Paul Davies, Head of Food and Drink at BDO, analyses the sentiment, challenges and changing macro landscape for UK companies operating in the food and drink industry and calls for policymakers to do more to ensure the industry has open and simple access to world markets and global talent.

 

BDO’s Food and Drink Report 2017 found that 73% of manufacturers surveyed are positive about the future of the industry, with 81% of firms expecting revenue growth of up to 20% in the next year.

However, many challenges remain as operating margins continue to be squeezed. Almost a third of firms (28%) have reported a decrease in operating margins this year, with raw materials price inflation having an impact on the bottom line.

For the second year in a row, our survey found that the volatility of raw material prices is the key challenge for food and drink manufacturers – which is being exasperated further by Brexit. This is followed by foreign exchange rates, which was not a major concern for manufacturers questioned last year and seen as a direct result of Brexit uncertainty.

Access to labour and skills also continues to be a major issue in the food and drink industry, with 57% saying they were experiencing difficulties in recruiting the people they require. Interestingly, this is down from 70% in last year’s report.

 

Investment in innovation

Despite the challenges, firms are proving resilient in their growth ambitions. Just over half of those surveyed said that new product development and investment in production/capex would be a major source of growth, with 49% and 46% saying access to new UK markets and export markets respectively will be an increasingly important part of their growth strategies.

The food and drink industry is a prime candidate for greater process automation due to the benefits it brings through increased production output and flexibility, improvements in product quality and reduction in waste. Two thirds of food and drink firms say they are increasing investment in this area, 15% higher than 2016 – a clear sign the industry continues to become increasingly efficient and smart in dealing with market pressures.

 

Global opportunities

Export opportunities were identified by 31% as the key positive impact of Brexit and access to labour and skills as the key negative impact by 57% of respondents. When questioned on what would help the food and drink industry grow in the current uncertain landscape, the two most important factors for food and drink manufacturers were improved support for exporting and delivering the future employees/skills for the industry.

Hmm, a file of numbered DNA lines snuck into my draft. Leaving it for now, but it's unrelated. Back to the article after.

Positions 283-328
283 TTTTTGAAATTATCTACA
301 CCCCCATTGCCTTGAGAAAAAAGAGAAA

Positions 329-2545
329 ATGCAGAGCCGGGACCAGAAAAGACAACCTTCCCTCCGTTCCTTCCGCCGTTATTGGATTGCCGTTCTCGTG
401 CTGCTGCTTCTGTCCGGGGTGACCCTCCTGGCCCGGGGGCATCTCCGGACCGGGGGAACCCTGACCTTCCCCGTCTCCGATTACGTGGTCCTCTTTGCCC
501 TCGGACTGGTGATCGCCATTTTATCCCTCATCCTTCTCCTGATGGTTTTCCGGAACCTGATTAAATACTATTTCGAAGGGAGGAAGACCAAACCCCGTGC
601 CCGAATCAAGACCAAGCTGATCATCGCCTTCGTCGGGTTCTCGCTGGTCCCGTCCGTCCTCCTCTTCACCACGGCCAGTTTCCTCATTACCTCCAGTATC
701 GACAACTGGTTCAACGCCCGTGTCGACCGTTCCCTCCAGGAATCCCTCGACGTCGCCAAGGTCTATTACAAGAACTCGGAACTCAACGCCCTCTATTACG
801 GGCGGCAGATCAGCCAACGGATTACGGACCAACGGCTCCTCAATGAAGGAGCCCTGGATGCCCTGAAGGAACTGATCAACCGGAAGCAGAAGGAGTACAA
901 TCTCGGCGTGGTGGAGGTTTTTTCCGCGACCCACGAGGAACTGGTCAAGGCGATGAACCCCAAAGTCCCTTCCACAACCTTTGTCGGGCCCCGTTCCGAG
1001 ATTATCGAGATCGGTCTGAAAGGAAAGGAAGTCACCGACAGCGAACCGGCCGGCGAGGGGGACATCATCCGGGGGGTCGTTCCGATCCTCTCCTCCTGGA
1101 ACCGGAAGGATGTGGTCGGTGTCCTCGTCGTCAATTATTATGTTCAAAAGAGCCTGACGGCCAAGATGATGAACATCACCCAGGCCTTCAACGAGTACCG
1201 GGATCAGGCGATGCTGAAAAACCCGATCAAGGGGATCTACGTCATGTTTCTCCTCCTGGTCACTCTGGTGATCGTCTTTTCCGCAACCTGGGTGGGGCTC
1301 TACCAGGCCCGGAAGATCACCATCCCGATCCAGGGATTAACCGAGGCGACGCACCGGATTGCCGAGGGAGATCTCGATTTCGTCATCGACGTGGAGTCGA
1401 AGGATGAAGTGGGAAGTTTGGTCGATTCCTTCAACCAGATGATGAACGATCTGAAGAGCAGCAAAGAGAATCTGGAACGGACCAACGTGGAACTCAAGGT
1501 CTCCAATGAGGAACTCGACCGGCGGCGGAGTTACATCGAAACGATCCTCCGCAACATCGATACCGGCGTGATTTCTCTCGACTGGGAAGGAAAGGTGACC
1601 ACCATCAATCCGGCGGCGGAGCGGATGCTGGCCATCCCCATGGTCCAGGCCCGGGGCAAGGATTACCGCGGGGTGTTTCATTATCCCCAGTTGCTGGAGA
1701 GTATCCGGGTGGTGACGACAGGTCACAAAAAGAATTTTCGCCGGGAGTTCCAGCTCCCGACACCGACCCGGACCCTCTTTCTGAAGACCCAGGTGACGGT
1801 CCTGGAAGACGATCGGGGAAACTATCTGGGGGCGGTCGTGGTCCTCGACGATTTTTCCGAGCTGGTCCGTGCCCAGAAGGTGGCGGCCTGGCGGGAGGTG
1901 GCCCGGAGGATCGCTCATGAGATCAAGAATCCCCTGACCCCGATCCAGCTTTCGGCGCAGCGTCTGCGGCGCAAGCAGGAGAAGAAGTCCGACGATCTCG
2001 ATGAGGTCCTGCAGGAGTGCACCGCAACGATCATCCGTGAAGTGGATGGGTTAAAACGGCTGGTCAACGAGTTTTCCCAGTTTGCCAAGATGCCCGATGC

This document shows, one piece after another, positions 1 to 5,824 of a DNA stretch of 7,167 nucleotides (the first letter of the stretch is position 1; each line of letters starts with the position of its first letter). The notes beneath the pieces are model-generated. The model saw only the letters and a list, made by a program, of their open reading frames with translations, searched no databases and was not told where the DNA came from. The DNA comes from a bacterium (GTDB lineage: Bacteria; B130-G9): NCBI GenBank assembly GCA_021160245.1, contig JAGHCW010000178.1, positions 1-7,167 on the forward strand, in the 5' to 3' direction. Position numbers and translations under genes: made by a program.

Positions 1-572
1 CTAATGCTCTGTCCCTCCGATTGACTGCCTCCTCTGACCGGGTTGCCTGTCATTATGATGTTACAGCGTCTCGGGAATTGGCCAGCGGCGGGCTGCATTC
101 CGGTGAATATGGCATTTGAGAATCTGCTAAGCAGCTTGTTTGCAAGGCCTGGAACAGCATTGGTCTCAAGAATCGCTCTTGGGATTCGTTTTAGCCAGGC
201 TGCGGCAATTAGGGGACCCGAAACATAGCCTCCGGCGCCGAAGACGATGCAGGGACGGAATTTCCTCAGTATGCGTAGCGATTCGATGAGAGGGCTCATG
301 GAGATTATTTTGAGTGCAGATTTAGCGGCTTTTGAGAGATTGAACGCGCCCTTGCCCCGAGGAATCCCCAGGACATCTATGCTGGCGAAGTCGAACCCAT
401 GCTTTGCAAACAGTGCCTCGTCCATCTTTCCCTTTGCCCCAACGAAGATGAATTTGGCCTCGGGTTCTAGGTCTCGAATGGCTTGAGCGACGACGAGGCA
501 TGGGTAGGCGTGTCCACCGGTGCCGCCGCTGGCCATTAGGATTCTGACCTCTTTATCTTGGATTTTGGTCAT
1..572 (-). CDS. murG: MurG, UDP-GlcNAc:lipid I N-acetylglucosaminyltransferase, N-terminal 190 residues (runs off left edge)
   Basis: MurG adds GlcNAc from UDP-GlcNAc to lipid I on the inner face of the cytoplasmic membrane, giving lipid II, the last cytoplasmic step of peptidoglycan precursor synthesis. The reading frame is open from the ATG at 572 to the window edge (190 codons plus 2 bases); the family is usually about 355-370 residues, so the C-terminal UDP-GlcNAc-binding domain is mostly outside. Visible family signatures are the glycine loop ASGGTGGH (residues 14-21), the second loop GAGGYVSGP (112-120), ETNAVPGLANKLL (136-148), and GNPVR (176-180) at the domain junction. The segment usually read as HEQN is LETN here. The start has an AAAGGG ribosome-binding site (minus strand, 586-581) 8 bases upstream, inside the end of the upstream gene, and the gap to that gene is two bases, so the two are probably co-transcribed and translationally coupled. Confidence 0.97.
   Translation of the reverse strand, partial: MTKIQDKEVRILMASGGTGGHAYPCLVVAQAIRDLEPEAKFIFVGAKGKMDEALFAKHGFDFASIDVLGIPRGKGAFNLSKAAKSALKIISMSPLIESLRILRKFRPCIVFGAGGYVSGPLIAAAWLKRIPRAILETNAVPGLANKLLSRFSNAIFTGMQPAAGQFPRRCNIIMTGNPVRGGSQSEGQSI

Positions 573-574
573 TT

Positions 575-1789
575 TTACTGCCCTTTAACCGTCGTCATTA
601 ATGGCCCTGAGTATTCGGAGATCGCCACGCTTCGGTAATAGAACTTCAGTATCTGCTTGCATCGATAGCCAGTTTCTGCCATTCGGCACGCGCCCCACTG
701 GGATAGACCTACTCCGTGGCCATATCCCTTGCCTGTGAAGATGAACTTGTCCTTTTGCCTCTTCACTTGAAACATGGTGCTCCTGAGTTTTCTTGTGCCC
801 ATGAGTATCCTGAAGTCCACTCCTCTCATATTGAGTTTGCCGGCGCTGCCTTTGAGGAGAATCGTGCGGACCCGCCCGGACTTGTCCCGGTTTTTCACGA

Open and simple access to world markets and global talent

Food and drink businesses are a driving force of growth, contributing jobs and revenue to the UK economy. Yet they are at risk of being overlooked as the UK prepares to leave the European Union. The Government needs to draw on the natural energy, ambition and entrepreneurial-spirit of food and drink businesses and help them succeed post-Brexit.

We believe the Government can do more to support the industry by ensuring they have open and simple access to world markets to successfully continue trading and deliver growth through new export opportunities. With a workforce where about one in four employees are non-UK EU nationals, the Government needs to deliver simple access to global talent to help secure the industry’s future.

 

Paul Davies is Audit Partner and national lead for the Food & Drink sector team at BDO.

“Food and drink businesses are a driving force of growth, contributing jobs and revenue to the UK economy. Yet they are at risk of being overlooked as the UK prepares to leave the European Union.”

Paul Davies, Audit Partner and National Lead Food & Drink, BDO

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